Ragnar Bragason

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Ragnar Bragason
Ragnar Bragason.jpg
Ragnar Bragason at the 2007 Edda Awards
Born (1971-09-15) 15 September 1971 (age 46)
Reykjavík, Iceland
Occupation Film director, screenwriter, producer.

Ragnar Bragason (born 15 September 1971) is an Icelandic film director, screenwriter and producer.

Life and career[edit]

Ragnar was born in Reykjavík, Iceland. He is best known for his films Börn (Children) and Foreldrar (Parents), both Edda Award winners, and the popular TV series Næturvaktin (The Night Shift), Dagvaktin (The Day Shift), and Fangavaktin (The Prison Shift).[1]

Ragnar grew up in the village of Súðavik, in a family of fishermen and farmers. He got his start making short videos in college. After directing a large number of music videos, shorts and documentaries, he released his first feature-film Fíaskó (Fiasco) in 2000. In his earlier work he used traditional ways of writing and directing, but more recently Ragnar has followed methods similar to those of Mike Leigh and John Cassavetes of working with his actors to create characters and screenplays through improvisation.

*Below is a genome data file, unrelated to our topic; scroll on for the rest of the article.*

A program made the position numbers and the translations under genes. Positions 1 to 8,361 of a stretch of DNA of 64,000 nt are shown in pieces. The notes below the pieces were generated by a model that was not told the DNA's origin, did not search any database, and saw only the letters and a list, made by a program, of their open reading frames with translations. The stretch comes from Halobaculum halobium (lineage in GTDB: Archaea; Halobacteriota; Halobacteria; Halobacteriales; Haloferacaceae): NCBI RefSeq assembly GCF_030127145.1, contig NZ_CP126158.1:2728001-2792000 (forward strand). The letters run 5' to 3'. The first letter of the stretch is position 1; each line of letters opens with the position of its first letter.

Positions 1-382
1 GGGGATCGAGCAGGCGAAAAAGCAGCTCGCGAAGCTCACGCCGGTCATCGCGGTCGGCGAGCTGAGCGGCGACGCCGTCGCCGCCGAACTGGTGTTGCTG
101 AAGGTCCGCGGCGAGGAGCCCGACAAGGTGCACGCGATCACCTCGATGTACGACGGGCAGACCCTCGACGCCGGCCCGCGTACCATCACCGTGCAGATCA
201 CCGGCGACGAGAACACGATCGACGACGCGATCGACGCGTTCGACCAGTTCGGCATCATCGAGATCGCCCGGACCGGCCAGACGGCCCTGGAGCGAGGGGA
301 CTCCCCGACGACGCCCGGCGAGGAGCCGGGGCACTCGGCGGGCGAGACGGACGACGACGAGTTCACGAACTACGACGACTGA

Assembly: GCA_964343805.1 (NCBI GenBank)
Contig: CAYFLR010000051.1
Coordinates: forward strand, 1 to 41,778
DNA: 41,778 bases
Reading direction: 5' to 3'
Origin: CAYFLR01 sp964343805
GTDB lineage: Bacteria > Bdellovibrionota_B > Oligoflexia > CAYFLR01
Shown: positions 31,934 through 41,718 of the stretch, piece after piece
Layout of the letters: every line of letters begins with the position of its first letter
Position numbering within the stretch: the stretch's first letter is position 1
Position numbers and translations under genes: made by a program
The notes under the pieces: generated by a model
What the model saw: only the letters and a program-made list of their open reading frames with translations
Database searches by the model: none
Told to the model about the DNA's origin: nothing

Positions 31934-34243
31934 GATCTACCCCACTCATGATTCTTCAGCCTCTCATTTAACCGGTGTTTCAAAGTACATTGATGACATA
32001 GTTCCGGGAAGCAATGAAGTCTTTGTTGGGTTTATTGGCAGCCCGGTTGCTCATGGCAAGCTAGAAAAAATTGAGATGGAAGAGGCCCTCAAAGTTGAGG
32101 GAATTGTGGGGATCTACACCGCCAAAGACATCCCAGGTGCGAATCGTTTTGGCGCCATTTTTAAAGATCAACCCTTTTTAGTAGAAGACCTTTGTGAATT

His work has been nominated seventy-one times for the Edda Awards, the annual Icelandic film and TV awards, and has received the awards thirty two times.

Fíaskó was awarded Special Jury Prize at the Cairo International Film Festival in 2000. With the film Börn he won the Golden Swan for best film at Copenhagen International Film Festival in 2007 and the award for Best Direction at the Transilvania International Film Festival in 2007.

His latest film, Málmhaus (Metalhead), had its world premiere at the Toronto International Film Festival 2013

In 2012, Ragnar wrote and directed his debut play Gullregn (Laburnum), staged at The Reykjavik City Theater. The play received eight nominations for the Icelandic Performing Arts Awards 2013 and won two, among them Director of the Year. His second play, Óskasteinar (Small Change), also premiered at the Reykjavik City Theater and won best Supporting Actress at the Icelandic Performing Arts Awards 2014.

Filmography (as director)[edit]

References[edit]

  • Cowie, Peter. 2000. Icelandic Films: 1980-2000. Reykjavík: The Icelandic Film Fund.

External links[edit]